Potential Hate Crime Against Black Church Thwarted by Police
Members of Bethel African Methodist Episcopal Church in Gainesville Georgia had one more reason to thank God this past Sunday. Last week police were able to thwart a deadly plot against the congregation when they arrested a local teen who allegedly planned a racist attack on the historically black church.
Parishioners of Bethel along with members of the community gathered yesterday at the quaint church to show support. Outside, supporters held signs that read “We stand with Bethel AME,” and “Keep hate out of Georgia.” Inside, Rev. Dr. Michelle Rizer-Pool expressed her gratitude at the outpouring of support for the 118-year-old church.
“It lets you know that we are still a nation that loves and take care (sic) and want to support one another because we recognize that what happens to one, happens to us all,” said Rizer-Pool.
The scary chain of events started on November 15, when Gainesville High School officials notified the local police department of the potential threat overheard by a student.
“An alert student had overheard this threat and notified a school administrator who…did a preliminary investigation; found this to be a real, credible threat, and immediately notified our school resource officer that was in the school,” Chief Jay Parrish told reporters last week.
The police worked from Friday night until Saturday, further investigating the matter. In the process, they discovered that the 16-year-old white female student planned to attack Bethel and took significant steps towards achieving her disturbing goal. Parrish was very clear when describing the motives of the unnamed student.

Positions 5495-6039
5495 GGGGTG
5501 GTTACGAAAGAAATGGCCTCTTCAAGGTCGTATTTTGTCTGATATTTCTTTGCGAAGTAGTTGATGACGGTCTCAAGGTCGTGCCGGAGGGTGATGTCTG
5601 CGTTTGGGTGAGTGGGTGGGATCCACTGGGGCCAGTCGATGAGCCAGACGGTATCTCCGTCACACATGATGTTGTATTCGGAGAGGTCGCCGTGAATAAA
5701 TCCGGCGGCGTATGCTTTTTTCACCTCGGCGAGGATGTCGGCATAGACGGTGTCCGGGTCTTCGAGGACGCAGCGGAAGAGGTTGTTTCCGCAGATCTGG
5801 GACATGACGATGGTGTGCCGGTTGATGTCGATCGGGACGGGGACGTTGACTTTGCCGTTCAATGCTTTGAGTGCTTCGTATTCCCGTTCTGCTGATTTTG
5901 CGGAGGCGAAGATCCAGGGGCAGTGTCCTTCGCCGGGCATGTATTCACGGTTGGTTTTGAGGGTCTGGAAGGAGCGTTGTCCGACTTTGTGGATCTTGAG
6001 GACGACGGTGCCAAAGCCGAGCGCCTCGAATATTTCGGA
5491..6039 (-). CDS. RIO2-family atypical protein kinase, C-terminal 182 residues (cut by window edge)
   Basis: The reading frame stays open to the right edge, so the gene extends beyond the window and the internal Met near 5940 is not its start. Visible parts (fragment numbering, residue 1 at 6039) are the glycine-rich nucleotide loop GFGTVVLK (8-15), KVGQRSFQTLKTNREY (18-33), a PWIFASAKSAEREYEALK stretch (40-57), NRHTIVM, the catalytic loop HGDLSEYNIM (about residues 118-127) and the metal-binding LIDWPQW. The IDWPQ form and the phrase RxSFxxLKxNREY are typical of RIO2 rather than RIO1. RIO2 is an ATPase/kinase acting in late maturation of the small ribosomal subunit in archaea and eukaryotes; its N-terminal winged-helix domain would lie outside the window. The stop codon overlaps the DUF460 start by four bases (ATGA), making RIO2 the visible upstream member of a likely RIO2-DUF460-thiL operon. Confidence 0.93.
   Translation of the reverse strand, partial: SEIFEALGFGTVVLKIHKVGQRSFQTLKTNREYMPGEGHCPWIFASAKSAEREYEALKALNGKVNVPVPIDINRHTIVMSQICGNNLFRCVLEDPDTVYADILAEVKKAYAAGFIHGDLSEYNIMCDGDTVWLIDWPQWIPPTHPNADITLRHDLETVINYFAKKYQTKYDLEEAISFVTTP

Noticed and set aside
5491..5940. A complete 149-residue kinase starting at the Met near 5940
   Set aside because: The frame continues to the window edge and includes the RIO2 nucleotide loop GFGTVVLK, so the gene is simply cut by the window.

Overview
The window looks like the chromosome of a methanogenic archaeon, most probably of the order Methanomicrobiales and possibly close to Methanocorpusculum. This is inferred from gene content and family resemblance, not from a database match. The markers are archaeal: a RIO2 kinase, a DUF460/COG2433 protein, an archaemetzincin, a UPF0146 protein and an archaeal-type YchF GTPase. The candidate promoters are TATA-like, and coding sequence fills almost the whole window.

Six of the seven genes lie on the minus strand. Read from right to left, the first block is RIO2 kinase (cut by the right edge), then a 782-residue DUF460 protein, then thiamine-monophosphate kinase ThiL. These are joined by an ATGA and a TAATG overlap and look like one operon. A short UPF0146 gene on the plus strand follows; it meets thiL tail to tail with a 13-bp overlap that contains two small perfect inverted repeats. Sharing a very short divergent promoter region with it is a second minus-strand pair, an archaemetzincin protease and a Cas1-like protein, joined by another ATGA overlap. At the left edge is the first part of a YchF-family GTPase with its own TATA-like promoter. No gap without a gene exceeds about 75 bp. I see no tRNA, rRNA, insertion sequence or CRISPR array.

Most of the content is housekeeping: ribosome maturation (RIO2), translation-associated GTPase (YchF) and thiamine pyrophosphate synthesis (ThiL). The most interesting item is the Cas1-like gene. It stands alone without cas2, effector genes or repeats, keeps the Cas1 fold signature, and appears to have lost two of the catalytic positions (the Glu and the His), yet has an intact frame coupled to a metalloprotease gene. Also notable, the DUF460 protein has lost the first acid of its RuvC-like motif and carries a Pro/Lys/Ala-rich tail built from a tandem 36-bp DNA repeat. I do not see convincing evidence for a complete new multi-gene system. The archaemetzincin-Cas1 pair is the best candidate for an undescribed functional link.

“She is a racist,” he said.
Additionally, Parrish read the details of her plot, which included a knife attack on the church, and found them to be “very sickening.”
The authorities also believe the teen visited the church prior to her arrest. Typically Bethel holds Bible Study on Wednesday, but in preparation for their 118th Anniversary celebration, they canceled the service on November 6. It was during that night an unknown white teen approached the church.
Parishioner Robert Clark was there that night with his son cleaning and answered the knock on the door. He said the teen kept one hand in their pocket and asked if they were having Bible Study. Clark told the teen no, closed the door, and the teen walked away.
Clark cannot confirm the identity of the person from that night, but thanks God that the night did not end in tragedy.
Rizer-Pool also expressed her gratitude to the school for avoiding a horrific event.
“I called and spoke to the principal to thank him for instilling in their students that if you see something, say something,” Rizer-Pool said. “That precluded us having a bloodbath.”